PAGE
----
“but we preach Christ crucified, a stumbling block to Jews and folly to Gentiles,” (1 Corinthians 1:23, ESV)
Last week I mentioned that I am going to be looking at some of the “hard sayings” of scripture. I believe that our failure to spend time trying to understand these things has led to a watered-down gospel and a soluble church.
The gospel was once called a “stumbling block.” But it is now all too common to hear what Dietrich Bonhöffer called “cheap grace” (The Cost of Discipleship). He describes it like this: “Cheap grace means grace as a doctrine, a principle, a system. It means forgiveness of sins proclaimed as a general truth, the love of God taught as the Christian ‘conception’ of God. An intellectual assent to that idea is held to be of itself sufficient to secure remission of sins.”
But Bonhöffer also describes what he calls “costly grace.” “Costly grace confronts us as a gracious call to follow Jesus, it comes as a word of forgiveness to the broken spirit and the contrite heart. Grace is costly because it compels a man to submit to the yoke of Christ and follow him…” (emphasis mine).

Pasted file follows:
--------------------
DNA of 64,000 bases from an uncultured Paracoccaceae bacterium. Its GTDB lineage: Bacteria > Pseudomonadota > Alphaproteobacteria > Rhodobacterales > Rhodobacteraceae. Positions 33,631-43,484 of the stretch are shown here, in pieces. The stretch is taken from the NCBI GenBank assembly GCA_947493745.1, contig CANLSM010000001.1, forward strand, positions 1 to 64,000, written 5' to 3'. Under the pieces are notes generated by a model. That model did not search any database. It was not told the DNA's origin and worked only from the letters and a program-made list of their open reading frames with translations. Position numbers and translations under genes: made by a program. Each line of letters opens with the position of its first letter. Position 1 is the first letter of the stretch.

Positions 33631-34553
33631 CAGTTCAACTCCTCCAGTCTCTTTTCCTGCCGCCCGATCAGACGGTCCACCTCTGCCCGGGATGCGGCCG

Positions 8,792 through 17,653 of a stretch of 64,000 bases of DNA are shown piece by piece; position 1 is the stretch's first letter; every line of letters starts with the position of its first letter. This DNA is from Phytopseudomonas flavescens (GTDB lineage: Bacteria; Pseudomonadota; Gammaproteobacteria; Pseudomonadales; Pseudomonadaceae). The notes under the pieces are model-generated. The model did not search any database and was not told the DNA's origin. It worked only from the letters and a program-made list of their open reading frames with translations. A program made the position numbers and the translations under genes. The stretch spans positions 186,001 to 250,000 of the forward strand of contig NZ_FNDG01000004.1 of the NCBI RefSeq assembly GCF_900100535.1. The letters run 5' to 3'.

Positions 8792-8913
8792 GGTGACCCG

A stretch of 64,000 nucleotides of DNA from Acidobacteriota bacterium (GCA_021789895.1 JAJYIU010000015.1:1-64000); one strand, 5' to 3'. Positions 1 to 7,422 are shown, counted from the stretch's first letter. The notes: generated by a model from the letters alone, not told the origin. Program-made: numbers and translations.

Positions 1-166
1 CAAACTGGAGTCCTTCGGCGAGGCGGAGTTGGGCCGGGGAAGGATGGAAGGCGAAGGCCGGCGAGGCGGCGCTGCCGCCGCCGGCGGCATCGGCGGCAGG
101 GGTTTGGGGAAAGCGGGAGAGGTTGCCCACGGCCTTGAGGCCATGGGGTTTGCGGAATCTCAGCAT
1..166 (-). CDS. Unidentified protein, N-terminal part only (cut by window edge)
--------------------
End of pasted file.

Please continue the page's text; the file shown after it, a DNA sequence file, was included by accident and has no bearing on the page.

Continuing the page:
It is true that the “gentiles,” the world around us, look at faith in Christ as folly. Although perhaps they look at it more as irrelevant. They see that so often those of us who identify ourselves as Christians don’t really live our lives any different than they do. I admit that I am guilty of this just as much as anyone else; and my fingers are all pointed at me. We all must decide on our own where we fall short of our Lord’s imperatives.
Salvation is a free gift of God (Romans 6:23). Yet we should strive to “present yourselves to God as those who have been brought from death to life, and your members to God as instruments for righteousness” (Romans 6:13, ESV).
We were dead spiritually before we came to Christ (Ephesians 2:1). More than that, we had no life in us whatsoever! We went about our existences without the only One who could give us life. In Christ we have been given life for the first time! In my mind Christ gave His life for me, so I should live mine for Him. I shouldn’t ask “what’s in it for me.” I shouldn’t consider “me first.”
The gospel of Christ is a stumbling block because we are called to give up the “right” to live our lives as we see fit in order to serve as He sees fit.
These are the musings of a mindful disciple. Blessings on your week.
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